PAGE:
There are some exceptions to the rules for investing. The most important and biggest exemption is the friends and family exemption. This allows most people to ask their friends and family for money for businesses or projects. There are still a few regulations for this exemption but it gives people wide latitude.

Accredited investors also have an exemption. These investors are high-wealth or large income individuals who are not considered to need the protection against losing money. They make enough money that should they lose a little it wouldn’t cause a severe detriment to their life. In most cases an individual has to have made over $200,000 for the last two years. If they are married they have to have over $300,000 a year in those last two years.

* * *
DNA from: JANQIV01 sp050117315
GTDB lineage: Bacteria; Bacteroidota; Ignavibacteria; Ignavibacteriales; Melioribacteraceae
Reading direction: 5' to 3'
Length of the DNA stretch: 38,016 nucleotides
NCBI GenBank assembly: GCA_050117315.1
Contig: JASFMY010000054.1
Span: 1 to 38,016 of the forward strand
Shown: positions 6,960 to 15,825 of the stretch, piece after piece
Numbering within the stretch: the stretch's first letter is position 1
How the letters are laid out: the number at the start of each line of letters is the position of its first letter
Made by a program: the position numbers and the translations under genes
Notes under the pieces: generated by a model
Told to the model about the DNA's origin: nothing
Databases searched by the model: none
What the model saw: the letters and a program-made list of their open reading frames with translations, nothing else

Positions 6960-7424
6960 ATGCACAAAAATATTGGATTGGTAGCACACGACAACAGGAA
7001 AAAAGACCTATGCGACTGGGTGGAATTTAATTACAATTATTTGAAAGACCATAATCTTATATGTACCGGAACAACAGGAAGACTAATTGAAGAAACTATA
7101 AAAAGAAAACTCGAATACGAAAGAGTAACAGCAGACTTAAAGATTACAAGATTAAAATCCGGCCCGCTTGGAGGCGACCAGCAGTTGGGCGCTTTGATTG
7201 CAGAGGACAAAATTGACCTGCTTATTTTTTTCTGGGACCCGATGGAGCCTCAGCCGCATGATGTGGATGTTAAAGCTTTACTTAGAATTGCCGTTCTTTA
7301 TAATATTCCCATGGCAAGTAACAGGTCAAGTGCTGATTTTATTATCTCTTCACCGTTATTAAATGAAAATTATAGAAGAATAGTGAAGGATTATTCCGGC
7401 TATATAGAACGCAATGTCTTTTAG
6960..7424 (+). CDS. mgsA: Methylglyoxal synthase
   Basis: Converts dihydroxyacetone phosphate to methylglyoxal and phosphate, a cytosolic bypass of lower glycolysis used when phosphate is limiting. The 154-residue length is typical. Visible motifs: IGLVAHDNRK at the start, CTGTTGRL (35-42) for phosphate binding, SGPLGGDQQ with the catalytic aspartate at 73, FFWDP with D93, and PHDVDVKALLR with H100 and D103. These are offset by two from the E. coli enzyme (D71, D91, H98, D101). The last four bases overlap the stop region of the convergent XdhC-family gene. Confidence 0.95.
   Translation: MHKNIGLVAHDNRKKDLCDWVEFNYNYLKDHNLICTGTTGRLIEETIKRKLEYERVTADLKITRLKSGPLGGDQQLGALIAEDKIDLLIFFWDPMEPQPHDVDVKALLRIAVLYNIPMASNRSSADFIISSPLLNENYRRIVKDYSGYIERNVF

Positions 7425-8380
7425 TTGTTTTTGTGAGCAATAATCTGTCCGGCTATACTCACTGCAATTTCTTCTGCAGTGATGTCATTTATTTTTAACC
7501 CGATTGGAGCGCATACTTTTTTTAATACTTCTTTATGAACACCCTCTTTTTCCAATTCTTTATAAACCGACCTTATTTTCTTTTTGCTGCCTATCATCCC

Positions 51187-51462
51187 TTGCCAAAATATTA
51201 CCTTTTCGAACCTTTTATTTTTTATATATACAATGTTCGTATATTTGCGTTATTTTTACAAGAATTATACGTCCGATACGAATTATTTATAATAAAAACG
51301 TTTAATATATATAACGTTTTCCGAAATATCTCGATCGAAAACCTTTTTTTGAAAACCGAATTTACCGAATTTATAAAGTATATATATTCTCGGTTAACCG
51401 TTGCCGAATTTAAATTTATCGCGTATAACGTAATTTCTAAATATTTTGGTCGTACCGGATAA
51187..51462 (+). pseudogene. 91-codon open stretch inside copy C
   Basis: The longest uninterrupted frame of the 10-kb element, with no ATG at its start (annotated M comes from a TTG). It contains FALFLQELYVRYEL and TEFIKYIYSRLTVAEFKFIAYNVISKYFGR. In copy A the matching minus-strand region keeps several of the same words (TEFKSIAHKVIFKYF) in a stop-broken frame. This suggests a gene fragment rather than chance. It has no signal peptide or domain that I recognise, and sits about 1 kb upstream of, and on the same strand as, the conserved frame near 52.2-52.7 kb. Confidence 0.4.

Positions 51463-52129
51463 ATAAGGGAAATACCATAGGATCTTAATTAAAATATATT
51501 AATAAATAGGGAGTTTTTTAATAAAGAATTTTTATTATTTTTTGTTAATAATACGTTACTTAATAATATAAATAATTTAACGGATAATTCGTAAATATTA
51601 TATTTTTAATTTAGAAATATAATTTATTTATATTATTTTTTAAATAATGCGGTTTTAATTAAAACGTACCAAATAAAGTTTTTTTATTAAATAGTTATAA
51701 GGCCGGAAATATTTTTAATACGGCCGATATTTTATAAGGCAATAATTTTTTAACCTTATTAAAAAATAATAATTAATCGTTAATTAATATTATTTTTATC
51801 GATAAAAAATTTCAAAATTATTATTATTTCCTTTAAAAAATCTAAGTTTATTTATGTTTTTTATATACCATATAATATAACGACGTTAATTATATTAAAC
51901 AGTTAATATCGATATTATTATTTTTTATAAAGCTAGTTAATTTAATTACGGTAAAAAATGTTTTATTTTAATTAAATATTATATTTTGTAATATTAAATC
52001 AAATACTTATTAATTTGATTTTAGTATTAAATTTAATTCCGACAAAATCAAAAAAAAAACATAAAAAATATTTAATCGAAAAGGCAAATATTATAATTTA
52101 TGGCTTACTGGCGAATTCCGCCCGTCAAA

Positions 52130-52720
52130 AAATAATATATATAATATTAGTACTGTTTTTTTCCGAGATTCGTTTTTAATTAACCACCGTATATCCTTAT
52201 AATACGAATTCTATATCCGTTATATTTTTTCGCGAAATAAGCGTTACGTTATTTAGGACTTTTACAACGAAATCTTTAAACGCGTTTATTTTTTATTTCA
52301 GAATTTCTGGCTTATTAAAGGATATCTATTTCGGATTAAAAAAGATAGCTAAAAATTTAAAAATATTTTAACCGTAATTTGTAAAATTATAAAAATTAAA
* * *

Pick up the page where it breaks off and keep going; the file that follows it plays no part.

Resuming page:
There are a few more exemptions but they get a little more difficult to navigate.

Where To Find Investment Opportunities?

There are a lot of options out there for investing in your community. You don’t have to be a major investor in order to help out and get a little money back. Here are some easy ways for you to invest local in Illinois or anywhere else in the world.


A great place to find investment opportunities is in a Co-Op. The simplest way to explain a Co-Op is that they are a member owned business. You have probably heard of REI, which is similar to a Co-Op as it is a member owned food. The business is run for the benefit of those who are members. Members often can vote and have a say in how the business is run.

At the end of the financial year members can a percentage of the profit from the business. Members also tend to get special deals and benefits when they shop at the Co-Op. Co-Ops tend to be for food and farms but you can occasionally find Co-Ops for other purposes such as learning.

Friends, Family, and LIONs Clubs